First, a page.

Massive Short Squeeze at Hand in Gold and Silver Markets


Gold was up about $7 by the time that Hong Kong trading was through for the day on Friday, but by the time that floor trading began in New York at 8:20 a.m. Eastern time, those gains had vanished… despite the fact that the dollar had declined about 25 basis points up to that point.

Once the job numbers were released, the dollar headed south as gold and silver prices headed north.  But the moment that London closed for the weekend, the gold price basically flat-lined until shortly before 4:00 p.m. Eastern time.  Then, in the space of 15 or 20 minutes, it tacked on another eight bucks or so… hitting its high of the day [$1,417.00 spot], before closing almost at that high.  This was highly unusual gold price behavior for a Friday afternoon.

Silver's price path was very similar to gold's… as the silver price graph shows.  Like gold, the standout on the silver price chart was the steady increase in prices after electronic trading began in New York after the floor close at 1:30 p.m. Eastern time.  Silver closed nearly on its high of the day… which was reported as $29.43 spot.  This is another 30-year high closing price for silver.

The world's reserve currency really took it on the chin yesterday.  As I mentioned in the gold commentary, the dollar was down about 25 basis points going into the Comex open at 8:20 a.m. yesterday morning… and then fell of a pretty big cliff the moment that the job numbers were released.  The dollar closed virtually on its low of the day… down 115 basis points.  Ouch!

While on the subject of the dollar… here's the 1-year chart.  It looks pretty ugly.

The gold shares climbed rapidly to their high of the day, which was around 11:15 a.m. Eastern… and then basically flat-lined for the rest of the trading day.  The HUI was 3.02%.  We'll take it.  Here's the 5-day chart of the HUI for the week that was.  We'll take that too!

It was another interesting CME Delivery Report yesterday.  767 gold contracts were posted for delivery on Tuesday.  The big issuer was JPMorgan with 448 contracts in its client account, along with another 294 contracts in its proprietary trading [house] account.  Deutsche Bank was the big stopper with 563 contracts stopped [received] in its house account.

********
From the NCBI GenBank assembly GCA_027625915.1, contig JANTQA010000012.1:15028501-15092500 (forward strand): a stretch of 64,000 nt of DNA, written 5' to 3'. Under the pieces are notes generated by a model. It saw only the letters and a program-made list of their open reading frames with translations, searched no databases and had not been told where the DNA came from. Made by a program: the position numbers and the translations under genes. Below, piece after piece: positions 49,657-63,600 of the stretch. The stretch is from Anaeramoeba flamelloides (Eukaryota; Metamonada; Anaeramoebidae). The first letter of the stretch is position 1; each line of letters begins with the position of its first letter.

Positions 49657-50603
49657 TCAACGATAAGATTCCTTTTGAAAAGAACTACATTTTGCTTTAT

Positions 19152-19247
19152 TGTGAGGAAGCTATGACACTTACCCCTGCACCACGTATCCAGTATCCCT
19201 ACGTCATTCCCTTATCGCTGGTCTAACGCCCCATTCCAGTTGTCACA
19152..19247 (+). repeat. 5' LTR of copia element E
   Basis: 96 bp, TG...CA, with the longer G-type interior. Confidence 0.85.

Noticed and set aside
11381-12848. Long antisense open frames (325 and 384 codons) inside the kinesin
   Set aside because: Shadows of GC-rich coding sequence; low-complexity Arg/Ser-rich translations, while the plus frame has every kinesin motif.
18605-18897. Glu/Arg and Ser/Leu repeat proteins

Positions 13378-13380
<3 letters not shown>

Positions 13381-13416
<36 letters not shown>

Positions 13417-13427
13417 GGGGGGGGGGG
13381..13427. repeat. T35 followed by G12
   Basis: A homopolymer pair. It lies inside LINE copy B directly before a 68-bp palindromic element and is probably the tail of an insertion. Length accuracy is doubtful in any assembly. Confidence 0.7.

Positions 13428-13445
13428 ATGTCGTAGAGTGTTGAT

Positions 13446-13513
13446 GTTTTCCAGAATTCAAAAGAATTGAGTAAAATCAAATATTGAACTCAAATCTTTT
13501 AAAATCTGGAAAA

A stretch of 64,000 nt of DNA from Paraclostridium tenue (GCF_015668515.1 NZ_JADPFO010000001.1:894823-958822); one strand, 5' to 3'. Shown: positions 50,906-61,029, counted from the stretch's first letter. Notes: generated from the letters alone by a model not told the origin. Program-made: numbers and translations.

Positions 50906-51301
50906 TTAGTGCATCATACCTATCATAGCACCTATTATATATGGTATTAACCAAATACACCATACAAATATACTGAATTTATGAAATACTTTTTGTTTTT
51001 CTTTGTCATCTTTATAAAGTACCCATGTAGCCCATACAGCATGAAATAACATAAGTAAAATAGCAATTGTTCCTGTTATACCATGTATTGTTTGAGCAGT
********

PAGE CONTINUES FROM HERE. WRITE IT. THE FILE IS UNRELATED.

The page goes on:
In silver, a smallish 64 contracts were posted for delivery.  The link to all this gold and silver delivery action is here.

The only ETF action yesterday was a small withdrawal of 13,415 troy ounces of gold out of GLD.  That might have been a fee payment.  There was no sales report from the U.S. Mint.

There was a fair amount of activity at the Comex-approved warehouses on Thursday… and at the end of the day… 270,989 ounces of silver had been withdrawn.  The link to that action ishere.

Yesterday's Commitment of Traders report for silver was a bit of a surprise… but after a quick chat with Ted Butler, I understood what happened.  On the surface, the numbers showed was that the bullion banks in the Commercial category of the COT report had gone short another 2,917 contracts… which is 14.6 million ounces of silver.  Ted looks far deeper into this report that I can see.  What he said was that the 'velociraptors'… the traders in the Commercial category other than the '8 or less' bullion banks… had sold some of their long positions and taken profits.  This had the same effect on the report as a someone going short.  So it wasn't a really big deal after all.

In actual fact, Ted said that the '4 or less' bullion banks actually covered about 500 silver short positions during the last reporting week.

As for gold, the bullion banks decreased their net short position by 6,576 contracts… or 657,600 ounces.  The Commercial net short position in gold now stands at 27.0 million ounces.  The '8 or less' bullion banks are short 28.7 million ounces of the stuff.

Ted said that the standout in this COT report is the fact that the bullion banks have basically withdrawn from the short side of the market.  This is the main reason that prices have been rising… and was certainly true in market action during the past week.

Of course the grotesque short positions in silver and gold held by the '8 or less' traders still exist… and have yet to be dealt with either by delivering into, covering… or defaulting.  The margin calls that went out on Friday must be bleeding the shorts dry… especially the smaller short holders.  The screws are getting ever tighter.

Here's Ted Butler's "Days of World Production to Cover Short Contracts" graph that's courtesy of Nick Laird over at